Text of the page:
By the time Amir wrote the works later compiled in Nyanyi Sunyi, his style had shifted. No longer did he confine himself to the traditional forms, but instead he explored different possibilities: eight of his works approached lyrical prose in form. Anwar described his predecessor's use of language in the collection as clean and pure, with "compactly violent, sharp, and yet short" sentences which departed from the "destructive force" of flowery traditional Malay poetry.
Awards and recognitionEdit
Amir has received extensive recognition from the Indonesian government, beginning with recognition from the government of North Sumatra soon after his death. In 1969 he was granted both a Satya Lencana Kebudayaan (Satya Lencana Award for Culture) and Piagam Anugerah Seni (Art Prize). In 1975 he was declared a National Hero of Indonesia. A park named after him, Taman Amir Hamzah, is found in Jakarta near the National Monument. A mosque in Taman Ismail Marzuki, opened to the public in 1977, is also named after him. Several streets are named after Amir, including in Medan, Mataram, and Surabaya.
Teeuw considers Amir the only international-class Indonesian poet from before the Indonesian National Revolution. Anwar wrote that the poet was the "summit of the Pudjangga Baru movement", considering Nyanyi Sunyi to have been a "bright light he [Amir] shone on the new language"; however, Anwar disliked Buah Rindu, considering it too classical. Balfas describes Amir's works as "the best literary products to surpass their time". Hamzah's work, particularly "Padamu Jua", is taught in Indonesian schools. His œuvre was also one of the inspirations for Afrizal Malna's 1992 postmodern stage play Biografi Yanti setelah 12 Menit (Biography of Yanti After 12 Minutes).
Jassin has called Amir the "King of the Pudjangga Baru-era Poets", a name he used as the title of his book on the poet. In closing his book, Jassin writes:
Amir was not a leader with a loud voice driving the people, either in his poems or his prose. He was a man of emotion, a man of awe, his soul easily shaken by the beauty of nature, sadness and joy alternating freely. All his poems were imbibed with the breath of love: for nature, for home, for flowers, for a beloved. He longed unendingly, in the most dark of days, for joy, for 'life with a definite purpose'. Not one poem of struggle, not a single call for empowerment like those which echoed from the other Poedjangga Baroe poets. But his songs of nature were an intimate permeation of a person whose love for his country was never in doubt.[o]— H.B. Jassin, Jassin (1962, p. 41)
- Sources disagree over his date of birth. The date officially recognised by the Indonesian government is 28 February 1911, a date Amir used throughout his life. However, his elder brother Abdullah Hod states that the poet was born on 11 February 1911, which is the date on his gravestone. This article uses the most common date, the government's.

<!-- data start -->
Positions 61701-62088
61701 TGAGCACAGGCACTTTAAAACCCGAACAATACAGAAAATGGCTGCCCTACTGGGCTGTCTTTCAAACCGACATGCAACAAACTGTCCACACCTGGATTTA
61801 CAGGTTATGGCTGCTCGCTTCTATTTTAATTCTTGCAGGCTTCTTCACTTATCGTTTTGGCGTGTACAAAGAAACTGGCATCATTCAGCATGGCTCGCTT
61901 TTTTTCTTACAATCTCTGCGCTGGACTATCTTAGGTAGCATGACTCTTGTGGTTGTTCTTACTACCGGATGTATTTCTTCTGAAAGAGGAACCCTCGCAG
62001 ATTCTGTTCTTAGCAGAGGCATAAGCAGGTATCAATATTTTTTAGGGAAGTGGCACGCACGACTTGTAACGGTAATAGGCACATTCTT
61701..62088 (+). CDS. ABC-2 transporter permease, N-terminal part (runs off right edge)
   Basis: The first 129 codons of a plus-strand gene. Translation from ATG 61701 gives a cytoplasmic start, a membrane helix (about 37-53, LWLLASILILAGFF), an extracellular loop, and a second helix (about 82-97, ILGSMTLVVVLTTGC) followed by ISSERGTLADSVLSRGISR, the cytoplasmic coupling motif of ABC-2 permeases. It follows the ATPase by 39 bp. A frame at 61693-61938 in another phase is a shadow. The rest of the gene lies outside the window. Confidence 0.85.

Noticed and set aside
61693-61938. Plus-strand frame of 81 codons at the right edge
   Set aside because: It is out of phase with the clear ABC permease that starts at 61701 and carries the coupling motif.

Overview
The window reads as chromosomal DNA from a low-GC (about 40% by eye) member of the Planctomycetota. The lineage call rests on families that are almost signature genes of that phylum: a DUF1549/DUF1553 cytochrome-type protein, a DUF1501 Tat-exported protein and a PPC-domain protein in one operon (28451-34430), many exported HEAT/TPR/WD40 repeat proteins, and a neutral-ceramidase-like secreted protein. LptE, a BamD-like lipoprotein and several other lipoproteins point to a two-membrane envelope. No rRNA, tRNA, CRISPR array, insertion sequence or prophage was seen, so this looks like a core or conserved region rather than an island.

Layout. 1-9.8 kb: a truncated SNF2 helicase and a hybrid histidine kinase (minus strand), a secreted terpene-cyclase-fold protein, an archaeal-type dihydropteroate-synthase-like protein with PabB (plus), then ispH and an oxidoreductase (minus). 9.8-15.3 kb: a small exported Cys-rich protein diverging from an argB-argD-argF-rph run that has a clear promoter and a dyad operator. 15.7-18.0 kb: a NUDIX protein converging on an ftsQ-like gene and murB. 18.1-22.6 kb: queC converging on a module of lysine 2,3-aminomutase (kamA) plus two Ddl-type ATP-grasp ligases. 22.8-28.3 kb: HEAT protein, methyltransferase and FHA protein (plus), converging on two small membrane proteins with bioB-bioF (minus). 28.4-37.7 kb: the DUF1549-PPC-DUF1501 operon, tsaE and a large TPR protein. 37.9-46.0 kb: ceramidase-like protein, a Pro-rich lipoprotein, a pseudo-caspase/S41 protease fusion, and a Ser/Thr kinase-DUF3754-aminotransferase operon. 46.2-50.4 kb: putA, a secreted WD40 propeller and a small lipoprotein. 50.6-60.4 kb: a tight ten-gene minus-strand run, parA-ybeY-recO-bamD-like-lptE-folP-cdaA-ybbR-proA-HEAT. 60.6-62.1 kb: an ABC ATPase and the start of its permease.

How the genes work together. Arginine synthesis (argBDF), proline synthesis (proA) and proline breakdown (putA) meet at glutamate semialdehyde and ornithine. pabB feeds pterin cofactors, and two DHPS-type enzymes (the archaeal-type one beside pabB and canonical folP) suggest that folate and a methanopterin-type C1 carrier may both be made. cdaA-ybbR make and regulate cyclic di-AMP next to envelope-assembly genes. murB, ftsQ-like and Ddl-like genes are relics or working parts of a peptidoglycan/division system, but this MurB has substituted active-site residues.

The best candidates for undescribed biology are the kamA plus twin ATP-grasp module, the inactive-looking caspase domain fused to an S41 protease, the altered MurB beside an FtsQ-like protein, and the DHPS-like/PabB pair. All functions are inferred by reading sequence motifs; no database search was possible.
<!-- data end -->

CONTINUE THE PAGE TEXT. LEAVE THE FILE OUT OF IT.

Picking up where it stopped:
- Perfected Spelling: Tengku Amir Hamzah Pangeran Indera Putera
- Original: "... lalat jang kesasar akan dapat tergelintjir atasnja"
- Another pregnancy ended with a miscarriage (Dini 1981, p. 113). Two later children were stillborn (Dini 1981, p. 122), while the couple's last pregnancy ended in a miscarriage after Amir's death.
- Reports stated that Amir was killed by a former overseer named Yang Wijaya, who was later tried for his role in the revolution and sentenced to twenty years in prison. Later granted amnesty, Wijaya left prison in a state of poor mental health (Dini 1981, pp. 160–61).
- Original: "... mendjadi darah daging baginja."
- In Islam, the Pharaoh hardened his own heart (Jassin 1962, p. 36).
- "Harum Rambutmu", "Dalam Matamu", "Mabuk...", "Sunyi", "Kusangka", "Buah Rindu", "Tuhan Apatah Kekal?", "Cempaka", and "Berdiri Aku"
- Original: "Kebawah peduka Indonesia-Raya / Kebawah debu Ibu-Ratu / Kebawah kaki Sendari-Dewi"; in Indonesian versions of the Ramayana, Sendari (also Sundari) is the first wife of Abhimanyu.
- Original: "Alam dunia Melaju masih utuh..."
- Original: "Membatja sadjaknja diruang fantasi kita tidak terbajang lukisan seorang jang berpantalon, berdjas dan berdasi, melainkan seorang muda jang berpakaian setjara Melaju."
- Original: "... mentjurahkan isi hati dan buah pikiran"
- Original: "... melepaskan dirinja dari belenggu Bahasa Belanda"
- Original: "... permainan kata jang indah."
- Original: "... Amir bukanlah seorang pemimpin bersuara lantang mengerahkan rakjat, baik dalam puisi maupun prosanja. Ia adalah seorang perasa dan seorang pengagum, djiwanja mudah tergetar oleh keindahan alam, sendu gembira silih berganti, seluruh sadjaknja bernafaskan kasih : kepada alam, kampung halaman, kepada kembang, kepada kekasih. Dia merindu tak habis2nja, pada zaman jang silam, pada bahagia, pada 'hidup bertentu tudju'. Tak satupun sadjak perdjuangan, sadjak adjakan membangkit tenaga, seperti begitu gemuruh kita dengar dari penjair2 Pudjangga Baru jang lain. Tapi laguan alamnja adalah peresapan jang mesra dari orang jang tak diragukan tjintanja pada tanah airnja."
- Teeuw 1980, p. 123.
- Husny 1978, pp. 14–16.
- Dini 1981, p. 20.
- Language Center, Amir Hamzah; Musa 1955, p. 9
- Husny 1978, p. 17.
- Husny 1978, p. 18.
- Musa 1955, p. 13.
- Language Center, Amir Hamzah.
- Husny 1978, p. 20.
- Language Center, Amir Hamzah; Husny 1978, p. 21
- Husny 1978, p. 24; Dini 1981, p. 17
- Husny 1978, p. 24.
- Dini 1981, p. 22.
- Dini 1981, p. 24.
- Dini 1981, p. 21.
- Johns 1979a, p. 125.
- Husny 1978, p. 29.
- Husny 1978, pp. 32–33.
- Dini 1981, pp. 29–30.
- Dini 1981, pp. 33–34.
- Dini 1981, p. 38.
- Husny 1978, p. 38.
- Mihardja 1955, pp. 115–17.
- Dini 1981, pp. 36–37.
- Dini 1981, p. 74.
- Jassin 1962, p. 40; Mihardja 1955, p. 122
- Dini 1981, pp. 44–46.
- Dini 1981, p. 49.
- Husny 1978, pp. 42–43.